Saturday, April 6, 2013

St Augustine, FL

Odometer  29788
Trip Meter  94 miles

Joan and I left Mims, FL at 11:00 this morning heading north on US route 1 to St. Augustine. When we got as far as Daytona we turned on to A1A which follows the Atlantic coast.
Daytona  Florida
We made arrangements to stay at the Pellicer Creek RV park about 15 miles south of St. Augustine, and we arrived just after 2 PM. The owner was very good to us and allowed us the Passport America (1/2) price even though they don't normally do this for Saturdays- we liked the park, and this area, so well we decided to stay for 3 days. A good choice as it turns out. After getting the RV set-up, we still had time to take the car into town.

The downtown was very crowded and there was virtually nowhere to park.
After driving the crowded streets with the car, we gave in and bought trolley tickets- let someone else do the driving and let them tell us what we were seeing. 

 The tickets were $25 each but we found out we had on-off privileges for the next 2 days too! We had time for a loop through old town and having the driver's narration really enhanced the experience. We will be back tomorrow to use the trolley to get us in place for our walking tours.
What a cultural experience!
The first Spanish explorers landed in this area in 1513, five hundred years ago- this year!
Established in 1565 by the Spanish, St. Augustine is the oldest, continually occupied european established city in the continental US. Over the next 250 years, St Augustine swapped hands back and forth between Spain and England . Florida finally became a territory of the USA in 1822.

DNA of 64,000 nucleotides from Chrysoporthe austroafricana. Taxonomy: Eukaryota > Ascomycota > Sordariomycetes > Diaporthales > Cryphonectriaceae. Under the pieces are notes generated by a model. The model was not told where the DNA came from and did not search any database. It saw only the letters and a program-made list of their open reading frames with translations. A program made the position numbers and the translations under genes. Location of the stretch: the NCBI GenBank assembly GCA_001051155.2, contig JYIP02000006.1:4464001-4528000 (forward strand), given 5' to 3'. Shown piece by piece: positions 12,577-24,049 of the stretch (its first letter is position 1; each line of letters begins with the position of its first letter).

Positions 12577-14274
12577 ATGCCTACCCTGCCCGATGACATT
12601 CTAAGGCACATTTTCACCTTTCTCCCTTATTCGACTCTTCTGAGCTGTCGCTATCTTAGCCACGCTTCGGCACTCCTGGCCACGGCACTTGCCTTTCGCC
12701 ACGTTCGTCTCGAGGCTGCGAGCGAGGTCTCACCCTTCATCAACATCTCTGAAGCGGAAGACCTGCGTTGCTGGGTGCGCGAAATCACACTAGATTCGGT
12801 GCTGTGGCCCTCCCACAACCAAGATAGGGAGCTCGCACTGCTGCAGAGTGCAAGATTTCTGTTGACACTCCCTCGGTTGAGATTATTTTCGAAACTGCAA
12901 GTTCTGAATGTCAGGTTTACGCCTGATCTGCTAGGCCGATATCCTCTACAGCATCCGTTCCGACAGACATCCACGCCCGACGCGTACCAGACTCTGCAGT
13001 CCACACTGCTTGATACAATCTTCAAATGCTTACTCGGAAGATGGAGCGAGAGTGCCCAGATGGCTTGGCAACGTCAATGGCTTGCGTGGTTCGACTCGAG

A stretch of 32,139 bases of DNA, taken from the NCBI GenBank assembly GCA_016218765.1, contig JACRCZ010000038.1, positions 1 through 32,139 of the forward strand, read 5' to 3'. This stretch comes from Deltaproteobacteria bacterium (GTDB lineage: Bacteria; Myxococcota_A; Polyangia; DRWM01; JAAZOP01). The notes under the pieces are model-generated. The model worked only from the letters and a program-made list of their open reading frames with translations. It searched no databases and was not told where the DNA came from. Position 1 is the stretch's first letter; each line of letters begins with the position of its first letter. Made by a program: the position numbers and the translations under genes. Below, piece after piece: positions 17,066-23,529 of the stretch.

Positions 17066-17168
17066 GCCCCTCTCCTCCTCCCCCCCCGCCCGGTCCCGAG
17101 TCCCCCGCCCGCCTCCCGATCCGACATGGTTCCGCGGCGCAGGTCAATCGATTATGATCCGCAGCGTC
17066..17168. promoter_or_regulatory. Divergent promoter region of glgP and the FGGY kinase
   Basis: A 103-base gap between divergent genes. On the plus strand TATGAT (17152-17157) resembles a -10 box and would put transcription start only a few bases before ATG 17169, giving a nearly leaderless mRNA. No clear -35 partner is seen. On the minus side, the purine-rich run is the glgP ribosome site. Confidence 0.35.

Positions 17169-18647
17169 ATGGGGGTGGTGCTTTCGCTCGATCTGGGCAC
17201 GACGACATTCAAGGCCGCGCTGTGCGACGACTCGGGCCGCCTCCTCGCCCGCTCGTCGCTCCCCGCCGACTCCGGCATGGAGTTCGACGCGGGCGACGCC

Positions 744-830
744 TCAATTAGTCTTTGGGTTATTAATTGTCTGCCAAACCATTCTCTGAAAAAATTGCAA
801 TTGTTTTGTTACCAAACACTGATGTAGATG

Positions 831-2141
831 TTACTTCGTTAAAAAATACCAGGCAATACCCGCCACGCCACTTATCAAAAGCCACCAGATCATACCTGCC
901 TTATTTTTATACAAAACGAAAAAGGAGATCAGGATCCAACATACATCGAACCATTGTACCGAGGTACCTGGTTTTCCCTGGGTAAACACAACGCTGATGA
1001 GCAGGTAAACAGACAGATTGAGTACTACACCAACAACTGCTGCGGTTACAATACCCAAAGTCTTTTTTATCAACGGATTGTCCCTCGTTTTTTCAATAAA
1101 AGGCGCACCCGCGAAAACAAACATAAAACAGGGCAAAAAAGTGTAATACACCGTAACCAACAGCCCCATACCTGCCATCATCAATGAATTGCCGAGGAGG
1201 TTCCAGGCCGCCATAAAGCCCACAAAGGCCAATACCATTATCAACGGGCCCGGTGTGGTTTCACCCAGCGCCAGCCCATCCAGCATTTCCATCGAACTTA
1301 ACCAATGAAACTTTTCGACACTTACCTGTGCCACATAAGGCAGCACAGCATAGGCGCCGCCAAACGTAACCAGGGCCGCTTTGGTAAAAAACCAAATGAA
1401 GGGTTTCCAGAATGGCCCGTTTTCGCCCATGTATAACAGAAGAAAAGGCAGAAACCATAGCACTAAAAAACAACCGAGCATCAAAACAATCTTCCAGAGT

Here is a little of what we were able to see:

A grand hotel, the Ponce de Leone  built in 1887 by Railroad and Oilman Henry Flagler, was one of the nations first electrified buildings.  It is now a part of Flagler College, a private 4 year liberal arts college (established in 1968 by family members many years after H. Flaglers death).

This is the original Fort Castillio de San Marcos built by the Spanish.  It was started in 1672 and is the oldest masonry fort in the continetal US.  It's walls are made of a stone known as coquina which is Spanish for "little shells".  This material was quarried sedimentary limestone that was still soft when excavated,  The cut blocks had to be air dried for at least 3 years to become hard enough to be cemented into place.  The English laid seige to the fort twice and never succeded in capturing it.  At first the US used the fort mostly as a prison for native Americans.  The fort was occupied by the Union during the Civil war, but reverted to a prison after the war.

The older steets of old town are beautiful tree-lined avenues.  Note the wall to the right of this picture.
the picture below is a close-up of that wall.

This wall is called a Tabby wall and is constructed with oyster shells and cement and supposedly protects the Fountain of Youth.- Uh- huh.

Here is a photo taken from the trolley of the oldest house in the continental US.  We hope to get a better one when on foot tomorrow.  The bottom stucco home is Spanish, the wood frame top was added while owned and occupied by the English.  Most of the town was destroyed each time the British laid seige to the fort first in 1702 and again in 1740. Hence no older homes survive.

More tomorrow.

Your traveling friends,

Jeff and Joan

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